Microsoft recently upgraded its Xbox interface, dramatically improving it and adding the ability for players to create and tinker with 3D avatars.

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Sony’s Jack Buser wouldn’t mention competitors by name — he never used the “M” word — when we talked about today’s public debut of Sony’s new virtual world, called PlayStation Home.

But you could tell what Buser, director of Home, was talking about:

“PlayStation Home is really leapfrogging the online offering on any other platform,” the Foster City, Calif.-based executive said.

Microsoft recently upgraded its Xbox interface, dramatically improving it and adding the ability for players to create and tinker with 3D avatars.

Has Buser heard of any efforts by competitors to also add an immersive, virtual-world experience to their online game networks?

They couldn’t even if they wanted to, he said.

“Frankly PlayStation Home just couldn’t be done on any other game platform,” he said, explaining that it takes advantage of PlayStation 3 features like Bluetooth headsets and hard drives on every console.

Sony has done lots of work building Home, and encouraging sponsors such game publishers and retailers to build their own spaces in the world. It had been undergoing private testing and opens today to PlayStation 3 users aged 13 and older with a broadband connection. It’s free to console owners.

“Anybody that wants to try to play catch up is going to have a real hard time,” he said.

In Sony Home, PlayStation owners create avatars that inhabit a complimentary apartment, socialize in public plazas, stores, theaters and areas based on the environments of different games. It’s a dazzling service, and chock-full of advertising opportunities and trinkets for players to buy with real cash.

Players’ progress in games is displayed with trophies, similar to the achievements they can earn and display on Xbox Live. But Home still doesn’t have the sophisticated matchmaking abilities of Xbox Live, even though the trophy system could be used to connect players of similar abilities.

Buser said advanced matchmaking is “very high — to the top of our list” of upgrades that Home will receive: “The idea of bringing gamers together is a core principle of PlayStation Home.”

Search for meaning

Here’s Google’s Zeitgeist list of the fastest-rising search terms in 2008 globally — a snapshot of what’s been on the minds of people around the world:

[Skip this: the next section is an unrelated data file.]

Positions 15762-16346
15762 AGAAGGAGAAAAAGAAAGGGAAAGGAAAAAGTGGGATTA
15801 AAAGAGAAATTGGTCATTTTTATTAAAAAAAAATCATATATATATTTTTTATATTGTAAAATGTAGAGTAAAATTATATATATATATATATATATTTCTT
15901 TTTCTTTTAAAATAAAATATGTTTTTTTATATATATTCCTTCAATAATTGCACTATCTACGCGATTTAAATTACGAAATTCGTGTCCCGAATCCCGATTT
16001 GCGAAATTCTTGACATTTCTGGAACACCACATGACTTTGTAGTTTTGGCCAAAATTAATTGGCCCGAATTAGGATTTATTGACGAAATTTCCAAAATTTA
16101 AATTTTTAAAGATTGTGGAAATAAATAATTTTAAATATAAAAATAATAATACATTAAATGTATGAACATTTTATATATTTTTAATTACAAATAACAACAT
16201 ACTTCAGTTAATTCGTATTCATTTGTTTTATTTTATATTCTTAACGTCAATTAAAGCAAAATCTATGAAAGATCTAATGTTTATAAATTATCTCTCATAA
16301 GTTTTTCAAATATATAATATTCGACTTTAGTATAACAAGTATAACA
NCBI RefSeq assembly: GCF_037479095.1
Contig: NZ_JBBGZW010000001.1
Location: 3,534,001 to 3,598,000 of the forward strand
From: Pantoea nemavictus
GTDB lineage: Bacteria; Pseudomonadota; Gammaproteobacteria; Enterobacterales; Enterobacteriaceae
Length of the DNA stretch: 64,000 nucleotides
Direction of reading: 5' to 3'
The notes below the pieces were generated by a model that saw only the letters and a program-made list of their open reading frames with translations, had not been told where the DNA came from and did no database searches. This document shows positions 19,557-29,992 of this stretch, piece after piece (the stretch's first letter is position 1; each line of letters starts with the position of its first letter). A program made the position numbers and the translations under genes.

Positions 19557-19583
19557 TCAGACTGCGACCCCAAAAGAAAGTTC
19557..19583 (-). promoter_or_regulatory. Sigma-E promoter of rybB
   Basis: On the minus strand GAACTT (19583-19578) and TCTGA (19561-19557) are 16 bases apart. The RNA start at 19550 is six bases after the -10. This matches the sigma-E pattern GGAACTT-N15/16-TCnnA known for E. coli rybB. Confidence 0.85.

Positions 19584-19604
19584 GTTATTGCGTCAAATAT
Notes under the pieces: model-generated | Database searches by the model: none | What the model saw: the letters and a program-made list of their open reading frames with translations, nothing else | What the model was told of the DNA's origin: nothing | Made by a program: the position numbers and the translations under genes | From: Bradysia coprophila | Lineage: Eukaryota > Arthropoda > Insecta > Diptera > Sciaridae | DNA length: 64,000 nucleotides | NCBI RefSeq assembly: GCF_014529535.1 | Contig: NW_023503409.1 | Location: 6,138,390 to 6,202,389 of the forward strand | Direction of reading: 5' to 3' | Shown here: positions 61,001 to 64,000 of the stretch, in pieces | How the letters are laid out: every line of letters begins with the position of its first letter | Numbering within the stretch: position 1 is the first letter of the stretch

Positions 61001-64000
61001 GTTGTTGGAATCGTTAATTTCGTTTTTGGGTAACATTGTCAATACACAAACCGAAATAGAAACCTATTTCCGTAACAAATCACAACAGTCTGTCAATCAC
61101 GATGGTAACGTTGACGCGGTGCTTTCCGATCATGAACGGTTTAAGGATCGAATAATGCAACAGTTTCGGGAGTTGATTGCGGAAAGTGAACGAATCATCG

1. sarah palin

2. beijing 2008

3. facebook login

4. tuenti

5. heath ledger

6. obama

7. nasza klasa

8. wer kennt wen

9. euro 2008

10. jonas brothers

Yikes.

The top search terms in the U.S. were a little different. Apparently we’re more curious about YouTube and the iPhone than Sarah Palin or the Beijing Olympics:

1. obama

2. facebook

3. att

4. iphone

5. youtube

6. fox news

7. palin

8. beijing 2008

9. david cook

10. surf the channel

On the cable front

Apparently, people are very, very concerned about Comcast’s plans to switch “expanded basic” channels to digital signals next year and require more cable boxes.

Tons of questions have come in since Monday’s column. I’ve been adding answers and new information from Comcast to an expanding FAQ list on the blog.

The latest additions include photos of the new Comcast boxes, clarification that TVs with QAM tuners will need a box to get digital channels and word that Comcast is working with Microsoft to sort out issues with Media Center PCs.

Focus on the switch

Speaking of television conversions, a free public educational session on the Feb. 17 switch to digital broadcasting will be held from 9 a.m. to 1 p.m. Friday at Courtland Place at Rainier Court, 3621 33rd Ave. S., in Seattle.

The event will address over-the-air broadcasts and the converter boxes needed for analog “rabbit ear” televisions to continue receiving signals. It’s not related to the Comcast digital switch affecting cable customers.

Volunteers from Microsoft will help people at the event sign up for the $40 coupons the government is offering to offset the cost of digital converter boxes. Similar events are being held around the country with companies and nonprofit groups pitching in to help the U.S. Department of Commerce explain the switch. The feds’ online info site is www.dtv2009.gov.

There are “approximately 200,990” homes in the Seattle area that depend on over-the-air TV broadcasts, according to the Commerce Department’s National Telecommunications and Information Administration.

I bet there will be even more next year as people cut back on cable subscriptions to save money.

This material has been edited for print publication.

Brier Dudley’s blog appears Thursdays. Reach him at 206-515-5687 or bdudley@seattletimes.com.